Sept. 20 (Bloomberg) -- Slovenia’s government lost a confidence vote, plunging the first former communist euro-region member into turmoil that may delay the approval of the European Union’s rescue fund amid a sovereign-debt crisis.
Lawmakers in Ljubljana voted 51-36 today to topple Prime Minister Borut Pahor’s administration, according to parliament’s press service. General elections are likely to be held as early as December, which may force a postponement of a vote to back the legislation enhancing the EU rescue fund, known as the European Financial Stability Facility.
“An eventual delay in Slovenia would slow the whole ratification process, since Slovakia, where one of the ruling parties opposes a more powerful EFSF, has already made it clear that it wants to be the last eurozone member to vote on the issue,” Michal Dybula, an economist at BNP Paribas in Warsaw, wrote in a note to clients today.
Slovenia, along with other newer EU nations such as Slovakia, are showing little empathy for countries that aren’t showing the fiscal discipline they were forced to endure as part of becoming members in 2004.
Slovak Premier Iveta Radicova has proposed linking a vote on the euro bailout facility with a confidence motion on the Cabinet to boost the chances the legislation will pass and deal with the continent’s debt crisis, Finance Minister Ivan Miklos said today.
The head of Freedom and Solidarity, one of the four ruling Slovak parties, says party lawmakers will reject the overhaul of the bailout fund. Radicova needs the party’s votes to push through the overhaul of the EFSF, the temporary bailout fund designed by EU leaders. A failure to approve the package in Slovakia, the euro-area’s second-poorest member, may delay euro- area approval of the plan to prevent the sovereign debt crisis from engulfing countries such as Spain and Italy.
Slovenia’s economy is losing momentum with export demand in Europe weakening. Gross domestic product expanded 0.9 percent in the second quarter on the year from 2.3 percent in the previous three-month period. The economy is now forecast to expand 1.5 percent this year after a previous estimate of 1.8 percent, according to Finance Minister Franc Krizanic.
Pahor’s administration took power at the end of 2008 as the global financial crisis started to take its toll on the world economy. Slovenia’s export-dependent economy was among the hardest hit in the 2009 recession and the government has struggled ever since to put economic growth on a more solid footing.
“Key reforms have failed to materialize under this government, including the pension changes and labor-market overhaul,” Radivoj Pregelj, an analyst at Nova Gorica-based Abanka Vipa d.d., said in a phone interview. “The next administration should be more stable and sound even though much- needed reforms in Slovenia are difficult to implement.”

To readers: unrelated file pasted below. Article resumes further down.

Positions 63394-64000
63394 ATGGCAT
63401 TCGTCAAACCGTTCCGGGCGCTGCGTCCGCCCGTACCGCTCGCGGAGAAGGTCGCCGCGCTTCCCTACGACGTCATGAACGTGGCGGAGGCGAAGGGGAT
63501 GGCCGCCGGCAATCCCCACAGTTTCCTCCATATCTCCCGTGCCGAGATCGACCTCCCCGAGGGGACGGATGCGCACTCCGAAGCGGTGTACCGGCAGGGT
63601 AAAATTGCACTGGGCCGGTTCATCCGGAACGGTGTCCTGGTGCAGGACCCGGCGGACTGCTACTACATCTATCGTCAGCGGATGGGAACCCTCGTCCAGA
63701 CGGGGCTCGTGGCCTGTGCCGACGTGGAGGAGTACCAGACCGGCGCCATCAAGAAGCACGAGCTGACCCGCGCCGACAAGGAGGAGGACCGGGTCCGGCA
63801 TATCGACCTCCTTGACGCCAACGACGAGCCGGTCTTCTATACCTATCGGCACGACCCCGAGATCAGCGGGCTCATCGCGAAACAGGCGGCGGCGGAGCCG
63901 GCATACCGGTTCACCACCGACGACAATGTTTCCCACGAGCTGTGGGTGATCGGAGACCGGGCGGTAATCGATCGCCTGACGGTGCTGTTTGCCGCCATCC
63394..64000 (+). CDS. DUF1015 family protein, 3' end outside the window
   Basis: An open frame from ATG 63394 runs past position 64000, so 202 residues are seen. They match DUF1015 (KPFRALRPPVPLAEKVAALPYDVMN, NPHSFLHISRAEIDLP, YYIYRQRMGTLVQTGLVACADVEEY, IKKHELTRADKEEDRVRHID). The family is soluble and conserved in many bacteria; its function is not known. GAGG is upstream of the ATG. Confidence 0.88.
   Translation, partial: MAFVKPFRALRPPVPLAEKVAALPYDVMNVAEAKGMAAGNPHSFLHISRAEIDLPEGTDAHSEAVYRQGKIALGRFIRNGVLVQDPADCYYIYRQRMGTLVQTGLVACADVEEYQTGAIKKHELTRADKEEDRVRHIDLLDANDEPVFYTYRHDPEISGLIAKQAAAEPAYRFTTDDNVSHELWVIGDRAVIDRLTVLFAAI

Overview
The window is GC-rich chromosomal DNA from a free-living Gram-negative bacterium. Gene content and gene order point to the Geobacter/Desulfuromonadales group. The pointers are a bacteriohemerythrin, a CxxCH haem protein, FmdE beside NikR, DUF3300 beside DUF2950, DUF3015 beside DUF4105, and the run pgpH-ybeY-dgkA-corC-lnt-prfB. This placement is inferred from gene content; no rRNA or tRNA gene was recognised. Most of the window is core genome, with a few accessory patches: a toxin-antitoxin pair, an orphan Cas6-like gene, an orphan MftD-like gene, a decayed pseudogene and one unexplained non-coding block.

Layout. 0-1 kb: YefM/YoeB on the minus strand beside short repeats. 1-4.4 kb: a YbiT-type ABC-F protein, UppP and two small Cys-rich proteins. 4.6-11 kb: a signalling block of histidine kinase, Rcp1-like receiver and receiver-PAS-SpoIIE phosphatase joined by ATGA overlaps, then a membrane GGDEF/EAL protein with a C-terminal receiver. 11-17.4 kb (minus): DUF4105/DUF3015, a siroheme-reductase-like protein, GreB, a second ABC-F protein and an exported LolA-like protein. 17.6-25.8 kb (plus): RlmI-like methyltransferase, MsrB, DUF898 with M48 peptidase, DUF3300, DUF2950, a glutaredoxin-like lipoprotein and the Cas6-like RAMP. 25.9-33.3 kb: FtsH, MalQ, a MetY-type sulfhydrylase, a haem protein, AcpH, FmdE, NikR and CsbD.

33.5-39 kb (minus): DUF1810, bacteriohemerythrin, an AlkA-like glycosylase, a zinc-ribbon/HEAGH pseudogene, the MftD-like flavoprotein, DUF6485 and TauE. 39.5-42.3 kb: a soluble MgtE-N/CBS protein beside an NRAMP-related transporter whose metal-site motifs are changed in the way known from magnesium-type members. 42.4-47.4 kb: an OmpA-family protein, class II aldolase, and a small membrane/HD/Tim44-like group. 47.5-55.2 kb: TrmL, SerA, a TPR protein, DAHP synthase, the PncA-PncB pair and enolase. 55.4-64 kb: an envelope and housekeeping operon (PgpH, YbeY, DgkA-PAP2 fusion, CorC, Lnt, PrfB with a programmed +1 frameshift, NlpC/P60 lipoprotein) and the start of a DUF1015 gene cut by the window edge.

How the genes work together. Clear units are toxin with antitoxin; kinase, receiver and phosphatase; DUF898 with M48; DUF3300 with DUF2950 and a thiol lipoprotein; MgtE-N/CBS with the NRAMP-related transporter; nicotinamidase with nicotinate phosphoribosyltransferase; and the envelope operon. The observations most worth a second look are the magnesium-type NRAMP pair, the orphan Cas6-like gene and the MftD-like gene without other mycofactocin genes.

The extra yield investors demand to hold Slovenia’s bonds maturing in 2021 rather than similar-maturity German debt more than doubled since the pension changes were rejected in June. The difference rose to 305 basis points, or 3.05 percentage points, in Ljubljana at 3:47 p.m. from 147 basis points on June 6, according to Bloomberg data.
Political uncertainty pushed the SBITOP, Slovenia’s benchmark index of six most-traded stocks, to slide for a third consecutive session. The index declined 0.2 percent to 609.90 points at 3:47 p.m. in Ljubljana.
Early elections in Slovenia are not a straightforward matter. In the case of a no-confidence vote, lawmakers have a period of 30 days to propose another possible leader who may assemble a majority in the legislature. If that person fails, the president dissolves the parliament.
“The probability of a new interim leader emerging is very slim and the early vote option is the most likely outcome,” Ali Zerdin, a political analyst and editor at Delo newspaper in Ljubljana, said in an e-mail.
Janez Jansa, a former premier and the leader of Slovenia’s Democratic Party, is likely to emerge as the winner of an early vote, according to a survey by Episcenter polling agency. Jansa’s group would win 27 percent of the vote compared with 15 percent for Pahor’s Social Democrats, according to the Sept. 3 survey of 802 people and published by Finance newspaper. No margin of error was given.
Jansa recently warned of “‘uncontrolled increase” of debt by the current administration and on May 7 said on his party’s website that financial assistance to Greece from countries such as Slovenia “isn’t fair” because Greek workers have higher salaries.
“The ruling coalition is thus creating a fiscally dramatic situation for the next government, which will have to set aside 10 percent of the budget a year just for interest payment,” Jansa wrote on his Facebook page on Sept. 19. His office confirmed the posting to Bloomberg News.
In 2008, Slovenia was allocating 2 percent of the budget for interest payments, according to Jansa.
--Editors: Alan Crosby, James M. Gomez, Andrea Dudik.
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